We've been exploring what the Bible has to say about prayer, and no series would be complete without a look at the prayers of Nehemiah.
Nehemiah was a Jew who lived in Babylon during the exile. He was likely born in Babylon but held a keen hope that his people would return to Jerusalem and that Jerusalem would someday hold the same reputation it once did. He was the King's cup-bearer (which was kind of the like the wine sommelier, server, and poison checker crammed into one).
Nehemiah heard a bad report from people who returned from Jerusalem. The city was in shambles and the wall was destroyed. "The remnant there is the province who had survived the exile," said his brothers," is in great trouble and shame" (Nehemiah 1:3). Nehemiah was broken. He wept for days. But that's not all he did. He started fasting and praying. He prayed and prayed. It seems from Nehemiah 1:1 and Nehemiah 2:1, that he prayed for about 4 months. This matter was deeply burned on his heart. H.G.M. Williamson writes, "[Nehemiah's] persistence in prayer over several months demonstrates how fully involved he became in the fate of his fellow Jews" (WBC, Vol. 18, 1985).
We can read a sample of his prayers in Nehemiah 1:5-11, but I suspect there were some that included confusion, some that were deep pleading, some begging, some seeking understanding, and so-on. When you are still sad over the matter and have been praying about it for 4 months, it's likely that a lot has been said in prayer. I think it's safe to say that this matter had been deeply bathed in prayer.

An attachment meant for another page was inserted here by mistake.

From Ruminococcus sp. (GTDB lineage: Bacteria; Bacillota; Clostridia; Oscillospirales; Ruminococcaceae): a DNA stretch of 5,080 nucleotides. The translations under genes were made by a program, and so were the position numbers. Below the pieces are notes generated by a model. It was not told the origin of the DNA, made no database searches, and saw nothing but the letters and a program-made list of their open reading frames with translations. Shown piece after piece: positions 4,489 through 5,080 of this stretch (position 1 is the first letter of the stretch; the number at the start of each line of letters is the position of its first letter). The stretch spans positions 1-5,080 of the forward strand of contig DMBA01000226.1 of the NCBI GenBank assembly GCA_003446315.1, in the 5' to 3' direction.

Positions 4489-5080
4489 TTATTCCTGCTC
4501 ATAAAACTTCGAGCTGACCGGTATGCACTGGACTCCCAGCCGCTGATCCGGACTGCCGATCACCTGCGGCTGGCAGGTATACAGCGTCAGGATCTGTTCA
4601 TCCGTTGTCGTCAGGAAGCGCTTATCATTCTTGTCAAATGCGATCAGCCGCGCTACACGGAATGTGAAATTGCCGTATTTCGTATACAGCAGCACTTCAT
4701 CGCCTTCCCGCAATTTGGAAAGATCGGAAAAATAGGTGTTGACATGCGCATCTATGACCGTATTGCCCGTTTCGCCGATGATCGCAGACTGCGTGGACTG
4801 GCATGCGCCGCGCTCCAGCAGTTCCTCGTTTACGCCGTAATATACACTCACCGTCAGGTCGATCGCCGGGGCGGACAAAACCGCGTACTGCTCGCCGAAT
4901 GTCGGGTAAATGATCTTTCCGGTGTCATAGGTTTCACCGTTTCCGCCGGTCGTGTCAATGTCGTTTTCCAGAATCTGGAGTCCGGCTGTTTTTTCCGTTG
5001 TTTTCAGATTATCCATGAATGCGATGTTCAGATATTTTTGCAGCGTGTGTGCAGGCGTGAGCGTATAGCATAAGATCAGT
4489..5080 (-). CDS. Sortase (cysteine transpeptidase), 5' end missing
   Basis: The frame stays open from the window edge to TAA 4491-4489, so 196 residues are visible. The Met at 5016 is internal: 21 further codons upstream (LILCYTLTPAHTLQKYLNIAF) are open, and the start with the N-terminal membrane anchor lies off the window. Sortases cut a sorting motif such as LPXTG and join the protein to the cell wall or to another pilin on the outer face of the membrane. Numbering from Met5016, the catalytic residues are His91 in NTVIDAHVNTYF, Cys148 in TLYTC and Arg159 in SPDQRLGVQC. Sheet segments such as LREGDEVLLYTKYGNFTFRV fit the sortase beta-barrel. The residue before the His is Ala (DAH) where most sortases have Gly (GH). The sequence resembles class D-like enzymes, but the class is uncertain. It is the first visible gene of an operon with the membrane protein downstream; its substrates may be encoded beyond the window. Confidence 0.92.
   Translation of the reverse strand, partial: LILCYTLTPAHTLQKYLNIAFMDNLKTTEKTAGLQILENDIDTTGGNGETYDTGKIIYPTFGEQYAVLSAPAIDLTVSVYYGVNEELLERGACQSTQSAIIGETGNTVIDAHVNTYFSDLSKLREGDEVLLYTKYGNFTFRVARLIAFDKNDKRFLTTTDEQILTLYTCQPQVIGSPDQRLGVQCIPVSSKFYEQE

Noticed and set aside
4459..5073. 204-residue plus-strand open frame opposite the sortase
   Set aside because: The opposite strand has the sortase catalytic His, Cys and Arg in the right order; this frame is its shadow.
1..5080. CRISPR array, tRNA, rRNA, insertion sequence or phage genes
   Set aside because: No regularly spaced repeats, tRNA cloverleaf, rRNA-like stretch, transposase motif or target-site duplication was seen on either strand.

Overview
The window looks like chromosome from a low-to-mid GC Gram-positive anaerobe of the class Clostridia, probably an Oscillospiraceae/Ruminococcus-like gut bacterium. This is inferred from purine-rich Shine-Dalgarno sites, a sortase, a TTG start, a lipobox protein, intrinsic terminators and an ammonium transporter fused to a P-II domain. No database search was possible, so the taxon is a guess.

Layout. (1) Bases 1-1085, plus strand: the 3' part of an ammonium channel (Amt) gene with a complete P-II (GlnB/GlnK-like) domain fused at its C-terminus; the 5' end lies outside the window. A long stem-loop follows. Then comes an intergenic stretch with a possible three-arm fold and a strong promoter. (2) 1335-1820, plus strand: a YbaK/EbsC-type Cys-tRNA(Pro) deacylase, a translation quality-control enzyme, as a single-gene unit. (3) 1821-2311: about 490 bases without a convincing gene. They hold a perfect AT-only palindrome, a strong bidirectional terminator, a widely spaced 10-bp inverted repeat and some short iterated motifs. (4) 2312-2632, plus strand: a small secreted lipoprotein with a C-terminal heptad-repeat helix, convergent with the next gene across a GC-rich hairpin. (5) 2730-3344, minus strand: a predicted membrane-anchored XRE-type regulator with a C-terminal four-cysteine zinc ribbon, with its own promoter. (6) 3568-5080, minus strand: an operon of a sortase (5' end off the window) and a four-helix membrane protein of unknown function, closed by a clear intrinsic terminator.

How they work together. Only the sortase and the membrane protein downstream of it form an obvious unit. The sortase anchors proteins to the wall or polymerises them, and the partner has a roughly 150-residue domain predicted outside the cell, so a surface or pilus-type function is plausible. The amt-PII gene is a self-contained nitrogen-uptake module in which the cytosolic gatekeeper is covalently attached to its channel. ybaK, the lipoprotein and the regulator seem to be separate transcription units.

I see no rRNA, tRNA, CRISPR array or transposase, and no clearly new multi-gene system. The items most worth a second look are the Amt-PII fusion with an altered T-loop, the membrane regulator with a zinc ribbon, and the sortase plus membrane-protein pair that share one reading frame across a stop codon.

But not all of Nehemiah's prayers were these lengthy prayers. Nehemiah is also famous for showing us the "arrow prayer." (They might also be called dart prayers, bullet prayers, missile prayers, microwave prayers, quick shot prayers, and so-on.) Look at this prayer in chapter 2, specifically in verses 4 and 5. If you actually opened your Bible and read, you probably noticed that the Bible doesn't report what he prayed, only that he did. You might have also noticed that he didn't have time to pray a long prayer. Just maybe, "here we go God," or maybe it was, "this is what we've been talking about Lord," or even just" help me God." In any case, it was likely really short.
But it is not as if that was the only prayer Nehemiah had given to this situation. He had been praying and praying. He was ready. He was, "prayed up" I've heard it said. "Loaded" and just needing to execute.
Nehemiah had turned his problem into prayers. He does that same thing again later in the book. Are you turning your problems into prayers? Are you praying when you have time and then shooting arrow prayers when you don't?
We'll be talking about this more this Sunday as we conclude our series, "If My People Pray. . ." I hope you'll consider joining us at 11.
Soli Deo gloria!